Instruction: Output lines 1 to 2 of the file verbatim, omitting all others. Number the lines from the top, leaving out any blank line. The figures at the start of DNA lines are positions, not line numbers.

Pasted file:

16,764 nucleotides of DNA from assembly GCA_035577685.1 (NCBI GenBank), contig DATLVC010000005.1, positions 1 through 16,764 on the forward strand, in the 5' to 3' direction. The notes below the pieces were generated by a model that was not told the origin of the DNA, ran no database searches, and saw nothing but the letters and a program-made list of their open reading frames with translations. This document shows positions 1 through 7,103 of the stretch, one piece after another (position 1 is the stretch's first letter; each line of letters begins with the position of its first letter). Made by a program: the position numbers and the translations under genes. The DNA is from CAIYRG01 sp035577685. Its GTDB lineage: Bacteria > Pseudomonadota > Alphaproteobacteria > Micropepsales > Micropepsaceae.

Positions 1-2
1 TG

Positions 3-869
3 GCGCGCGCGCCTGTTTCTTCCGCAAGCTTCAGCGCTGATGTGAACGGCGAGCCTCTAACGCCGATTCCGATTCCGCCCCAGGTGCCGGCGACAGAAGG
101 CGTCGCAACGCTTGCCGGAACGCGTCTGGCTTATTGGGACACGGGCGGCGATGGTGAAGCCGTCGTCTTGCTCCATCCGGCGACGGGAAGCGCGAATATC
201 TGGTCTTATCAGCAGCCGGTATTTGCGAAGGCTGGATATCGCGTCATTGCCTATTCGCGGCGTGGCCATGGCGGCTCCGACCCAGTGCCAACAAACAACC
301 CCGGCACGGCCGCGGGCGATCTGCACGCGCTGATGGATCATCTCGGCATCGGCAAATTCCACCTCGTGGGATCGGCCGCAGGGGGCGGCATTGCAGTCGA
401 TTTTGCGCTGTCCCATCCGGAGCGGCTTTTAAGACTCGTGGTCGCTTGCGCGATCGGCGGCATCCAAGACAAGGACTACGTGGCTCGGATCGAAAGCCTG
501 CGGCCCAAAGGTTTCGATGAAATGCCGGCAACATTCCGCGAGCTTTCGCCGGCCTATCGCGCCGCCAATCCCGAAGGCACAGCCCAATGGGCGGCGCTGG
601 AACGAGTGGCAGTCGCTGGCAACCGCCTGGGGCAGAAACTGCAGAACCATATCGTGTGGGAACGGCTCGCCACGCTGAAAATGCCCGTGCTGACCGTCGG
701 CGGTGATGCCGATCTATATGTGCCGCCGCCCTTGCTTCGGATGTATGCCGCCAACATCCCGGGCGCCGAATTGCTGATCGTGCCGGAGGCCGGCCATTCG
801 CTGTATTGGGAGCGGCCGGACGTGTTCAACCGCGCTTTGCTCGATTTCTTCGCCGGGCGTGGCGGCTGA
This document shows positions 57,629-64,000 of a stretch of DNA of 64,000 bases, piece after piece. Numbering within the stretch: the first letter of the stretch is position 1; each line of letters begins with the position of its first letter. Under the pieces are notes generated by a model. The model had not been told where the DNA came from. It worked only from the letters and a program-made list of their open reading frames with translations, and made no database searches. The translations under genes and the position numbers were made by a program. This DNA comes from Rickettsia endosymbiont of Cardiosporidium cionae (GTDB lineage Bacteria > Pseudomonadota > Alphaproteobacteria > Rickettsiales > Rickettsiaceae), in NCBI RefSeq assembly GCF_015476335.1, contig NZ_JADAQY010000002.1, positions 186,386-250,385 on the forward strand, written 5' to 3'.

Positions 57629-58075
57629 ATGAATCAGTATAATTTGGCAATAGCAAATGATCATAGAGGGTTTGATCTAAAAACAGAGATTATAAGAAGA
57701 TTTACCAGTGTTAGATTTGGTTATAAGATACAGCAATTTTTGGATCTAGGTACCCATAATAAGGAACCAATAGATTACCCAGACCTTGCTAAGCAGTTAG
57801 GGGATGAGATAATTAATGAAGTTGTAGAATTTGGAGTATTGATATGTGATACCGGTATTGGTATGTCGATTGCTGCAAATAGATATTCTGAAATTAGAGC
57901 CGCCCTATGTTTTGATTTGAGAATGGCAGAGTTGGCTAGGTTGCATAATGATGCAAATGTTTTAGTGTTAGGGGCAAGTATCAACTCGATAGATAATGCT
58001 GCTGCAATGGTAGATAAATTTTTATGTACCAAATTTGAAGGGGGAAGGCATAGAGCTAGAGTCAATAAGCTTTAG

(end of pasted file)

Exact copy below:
16,764 nucleotides of DNA from assembly GCA_035577685.1 (NCBI GenBank), contig DATLVC010000005.1, positions 1 through 16,764 on the forward strand, in the 5' to 3' direction. The notes below the pieces were generated by a model that was not told the origin of the DNA, ran no database searches, and saw nothing but the letters and a program-made list of their open reading frames with translations. This document shows positions 1 through 7,103 of the stretch, one piece after another (position 1 is the stretch's first letter; each line of letters begins with the position of its first letter). Made by a program: the position numbers and the translations under genes. The DNA is from CAIYRG01 sp035577685. Its GTDB lineage: Bacteria > Pseudomonadota > Alphaproteobacteria > Micropepsales > Micropepsaceae.

Positions 1-2